On May 19, 2020 Judge Fred Biery of the Western District of Texas entered and order enjoining various state officials from preventing individuals from voting by mail if they so desired based on a fear of contracting Covid-19. There will certainly be appeals and arguments about the ruling, but for those interested in disability law generally it serves as a reminder that “disability” is not a word whose meaning is fixed. More
Definition of disability
Obesity and the ADA – What would President Taft think?
By Richard Hunt in Accessibility Litigation Trends, definition of disability, Definition of disability Tags: ADA defense, definition of disability, FHA Defense, obesity, William Howard Taft
After my last blog on obesity and the ADA* Robert Taft, a subscriber who as far as I know is not related to the fattest U.S. President, William Howard Taft, was kind enough to point out several pending decisions that are likely to affect, if not clarify, the problems related to obesity as a disability. Today we’ll take a look at those cases and the influence they might have. More
Invisible disabilities under the FHA and ADA – when are they really real?
By Richard Hunt in Accessibility Litigation Trends, ADA service animals, Definition of disability
Among the most frustrating claims of disability for landlords, businesses and clear thinking lawyers are those involving mental impairments – invisible disabilities whose very existence is hard to determine. For this blog we’re stepping away from strictly new cases to look at some older cases that help define the circumstances under which a mental impairment like anxiety or depression is truly disabling. The key, we will see, is whether there is a substantial limitation on one or more major life activities. More
Obvious but often overlooked – it takes more than an impairment to be disabled under the ADA (or FHA)
By Richard Hunt in Accessibility Litigation Trends, ADA, ADA FHA General, ADA FHA Litigation General, ADA regulations, Definition of disability, FHA definition of handicap, Uncategorized Tags: ADA, Alcoholism, disability, FHA, Major life activity
The March 13 decision in Johnson v. NYS Office of Alcoholism and Substance Abuse, 1:16-cv-9769 (S.D.N.Y. March 13, 2018) shouldn’t be particularly interesting. The plaintiff claimed to be disabled because he was a recovering alcoholic. The Court dismissed the complaint because the plaintiff did not allege that his alcoholism interfered with a major life activity, explaining:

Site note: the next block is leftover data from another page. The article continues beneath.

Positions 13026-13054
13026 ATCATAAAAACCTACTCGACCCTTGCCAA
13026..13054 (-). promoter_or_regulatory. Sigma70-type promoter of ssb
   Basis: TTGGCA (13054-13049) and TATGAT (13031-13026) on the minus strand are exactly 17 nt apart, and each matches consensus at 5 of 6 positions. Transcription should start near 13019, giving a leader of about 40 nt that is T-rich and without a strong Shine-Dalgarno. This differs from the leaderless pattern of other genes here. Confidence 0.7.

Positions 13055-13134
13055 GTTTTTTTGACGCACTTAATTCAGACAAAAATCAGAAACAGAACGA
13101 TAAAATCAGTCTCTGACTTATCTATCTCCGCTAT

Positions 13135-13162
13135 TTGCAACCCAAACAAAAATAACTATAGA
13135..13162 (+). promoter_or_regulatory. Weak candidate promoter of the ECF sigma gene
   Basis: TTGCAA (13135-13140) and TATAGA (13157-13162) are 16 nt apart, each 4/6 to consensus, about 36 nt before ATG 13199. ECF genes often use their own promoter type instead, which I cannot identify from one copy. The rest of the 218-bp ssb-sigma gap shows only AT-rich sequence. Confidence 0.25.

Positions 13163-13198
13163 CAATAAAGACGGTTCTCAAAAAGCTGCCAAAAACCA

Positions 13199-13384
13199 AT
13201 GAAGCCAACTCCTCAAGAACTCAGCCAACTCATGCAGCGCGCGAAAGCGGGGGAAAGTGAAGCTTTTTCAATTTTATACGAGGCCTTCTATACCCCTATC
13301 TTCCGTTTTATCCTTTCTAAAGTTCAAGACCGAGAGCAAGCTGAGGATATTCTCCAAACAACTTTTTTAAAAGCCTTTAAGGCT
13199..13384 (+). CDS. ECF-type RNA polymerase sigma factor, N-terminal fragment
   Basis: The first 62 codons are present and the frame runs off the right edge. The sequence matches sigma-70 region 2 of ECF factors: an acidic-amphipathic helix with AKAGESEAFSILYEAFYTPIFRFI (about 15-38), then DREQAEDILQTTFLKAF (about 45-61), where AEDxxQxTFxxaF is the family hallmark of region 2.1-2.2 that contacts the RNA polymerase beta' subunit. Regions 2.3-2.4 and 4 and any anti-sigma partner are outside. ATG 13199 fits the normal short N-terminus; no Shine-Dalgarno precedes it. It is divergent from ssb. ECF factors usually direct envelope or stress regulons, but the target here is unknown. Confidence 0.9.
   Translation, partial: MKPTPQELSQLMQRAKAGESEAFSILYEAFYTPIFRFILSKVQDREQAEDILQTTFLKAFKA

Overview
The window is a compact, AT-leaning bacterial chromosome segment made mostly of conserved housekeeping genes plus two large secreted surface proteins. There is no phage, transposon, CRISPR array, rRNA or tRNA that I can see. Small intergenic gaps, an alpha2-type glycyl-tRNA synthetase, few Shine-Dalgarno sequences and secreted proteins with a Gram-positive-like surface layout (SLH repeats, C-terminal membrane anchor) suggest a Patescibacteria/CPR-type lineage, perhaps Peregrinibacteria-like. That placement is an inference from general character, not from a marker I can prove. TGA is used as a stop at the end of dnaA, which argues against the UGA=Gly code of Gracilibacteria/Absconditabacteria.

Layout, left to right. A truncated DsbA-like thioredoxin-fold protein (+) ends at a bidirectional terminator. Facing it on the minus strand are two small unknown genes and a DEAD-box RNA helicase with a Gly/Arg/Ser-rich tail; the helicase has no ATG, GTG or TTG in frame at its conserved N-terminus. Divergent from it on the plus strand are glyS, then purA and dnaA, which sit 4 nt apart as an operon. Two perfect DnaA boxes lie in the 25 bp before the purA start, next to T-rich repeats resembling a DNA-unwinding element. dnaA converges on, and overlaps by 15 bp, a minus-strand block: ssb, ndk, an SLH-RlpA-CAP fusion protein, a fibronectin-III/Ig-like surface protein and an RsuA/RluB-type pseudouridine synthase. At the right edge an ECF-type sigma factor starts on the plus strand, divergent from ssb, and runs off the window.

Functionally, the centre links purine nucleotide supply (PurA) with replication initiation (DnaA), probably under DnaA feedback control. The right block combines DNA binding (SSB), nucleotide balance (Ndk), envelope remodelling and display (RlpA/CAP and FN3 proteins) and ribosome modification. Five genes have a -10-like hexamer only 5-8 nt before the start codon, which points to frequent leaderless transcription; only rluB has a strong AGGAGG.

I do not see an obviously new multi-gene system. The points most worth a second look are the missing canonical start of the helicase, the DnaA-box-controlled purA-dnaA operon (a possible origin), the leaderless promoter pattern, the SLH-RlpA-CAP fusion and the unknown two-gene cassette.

Although alcoholism is considered an ” impairment” under the ADA and the Rehabilitation Act , “more than a physical or mental impairment is required ” to satisfy the definition of “disability. ” Because ” [m]ere status as an alcohol or substance abuser does not necessarily imply a limitation under the anti-discrimination statutes, a plaintiff who alleges that he is disabled “must demonstrate not only that he . . . was actually addicted to drugs or alcohol in the past, but also that this addiction substantially limits one or more of his . . . major life activities. ” (quoting an earlier case). More
Quick Hits – Groundhog Day and the ADA
By Richard Hunt in Accessibility Litigation Trends, ADA - serial litigation, ADA Internet, ADA Internet Web, Definition of disability, FHA definition of handicap, Internet Accessibility Tags: ADA Internet, ADA website, Groundhog Day, Major life activity, Punxsutawney Phil
It looks like six more weeks of winter based on the reaction of Punxsutawney Phil to the long shadow he casts over weather forecasting. The last week of ADA decisions seems to confirm that it will remain chilly for businesses as well.
If Punxsutawney Phil had seen Robles v. Yum! Brands, Inc., 2018 WL 566781 (C.D. Cal. Jan. 24, 2018) when he popped out of his hole on Groundhog Day he probably would have just given up and stayed inside for the rest of the year. Robles is another web accessibility case in which the district court simultaneously refuses to say just what an accessible website is and requires the defendant to build one. In other words, no summary judgment is possible and the defendant faces an expensive legal battle after which it may be ordered to do something impossible or, worse still, ordered to do something so ill-defined that it will lead to an endless argument about compliance. We discussed this in more detail in our earlier blog “What is an ADA accessible website? Well, it’s complicated.” More